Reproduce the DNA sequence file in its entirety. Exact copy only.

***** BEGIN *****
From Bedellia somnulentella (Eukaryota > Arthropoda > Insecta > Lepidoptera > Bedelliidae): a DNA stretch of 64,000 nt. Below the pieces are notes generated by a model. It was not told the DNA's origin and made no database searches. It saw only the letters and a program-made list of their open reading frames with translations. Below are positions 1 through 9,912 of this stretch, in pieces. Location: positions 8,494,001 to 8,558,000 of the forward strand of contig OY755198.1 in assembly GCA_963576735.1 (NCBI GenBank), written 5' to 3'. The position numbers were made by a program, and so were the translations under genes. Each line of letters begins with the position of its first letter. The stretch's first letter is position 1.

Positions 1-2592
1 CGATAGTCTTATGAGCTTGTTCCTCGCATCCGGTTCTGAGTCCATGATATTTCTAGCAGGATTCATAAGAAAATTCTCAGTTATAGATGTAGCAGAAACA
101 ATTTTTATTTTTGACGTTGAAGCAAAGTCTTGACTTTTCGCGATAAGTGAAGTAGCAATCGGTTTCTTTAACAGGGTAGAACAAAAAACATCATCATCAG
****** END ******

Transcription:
From Bedellia somnulentella (Eukaryota > Arthropoda > Insecta > Lepidoptera > Bedelliidae): a DNA stretch of 64,000 nt. Below the pieces are notes generated by a model. It was not told the DNA's origin and made no database searches. It saw only the letters and a program-made list of their open reading frames with translations. Below are positions 1 through 9,912 of this stretch, in pieces. Location: positions 8,494,001 to 8,558,000 of the forward strand of contig OY755198.1 in assembly GCA_963576735.1 (NCBI GenBank), written 5' to 3'. The position numbers were made by a program, and so were the translations under genes. Each line of letters begins with the position of its first letter. The stretch's first letter is position 1.

Positions 1-2592
1 CGATAGTCTTATGAGCTTGTTCCTCGCATCCGGTTCTGAGTCCATGATATTTCTAGCAGGATTCATAAGAAAATTCTCAGTTATAGATGTAGCAGAAACA
101 ATTTTTATTTTTGACGTTGAAGCAAAGTCTTGACTTTTCGCGATAAGTGAAGTAGCAATCGGTTTCTTTAACAGGGTAGAACAAAAAACATCATCATCAG